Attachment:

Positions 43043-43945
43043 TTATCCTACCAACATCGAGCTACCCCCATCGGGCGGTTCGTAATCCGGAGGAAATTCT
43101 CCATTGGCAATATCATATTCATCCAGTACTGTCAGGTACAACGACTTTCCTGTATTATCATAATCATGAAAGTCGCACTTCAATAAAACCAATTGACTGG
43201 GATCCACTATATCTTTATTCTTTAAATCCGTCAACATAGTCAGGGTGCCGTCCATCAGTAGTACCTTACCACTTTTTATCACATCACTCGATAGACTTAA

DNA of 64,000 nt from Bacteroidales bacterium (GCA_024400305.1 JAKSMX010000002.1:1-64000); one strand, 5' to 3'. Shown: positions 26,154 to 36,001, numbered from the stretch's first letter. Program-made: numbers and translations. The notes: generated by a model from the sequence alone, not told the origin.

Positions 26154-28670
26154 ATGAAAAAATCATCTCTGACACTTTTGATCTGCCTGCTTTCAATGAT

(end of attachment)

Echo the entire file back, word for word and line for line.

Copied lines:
Positions 43043-43945
43043 TTATCCTACCAACATCGAGCTACCCCCATCGGGCGGTTCGTAATCCGGAGGAAATTCT
43101 CCATTGGCAATATCATATTCATCCAGTACTGTCAGGTACAACGACTTTCCTGTATTATCATAATCATGAAAGTCGCACTTCAATAAAACCAATTGACTGG
43201 GATCCACTATATCTTTATTCTTTAAATCCGTCAACATAGTCAGGGTGCCGTCCATCAGTAGTACCTTACCACTTTTTATCACATCACTCGATAGACTTAA

DNA of 64,000 nt from Bacteroidales bacterium (GCA_024400305.1 JAKSMX010000002.1:1-64000); one strand, 5' to 3'. Shown: positions 26,154 to 36,001, numbered from the stretch's first letter. Program-made: numbers and translations. The notes: generated by a model from the sequence alone, not told the origin.

Positions 26154-28670
26154 ATGAAAAAATCATCTCTGACACTTTTGATCTGCCTGCTTTCAATGAT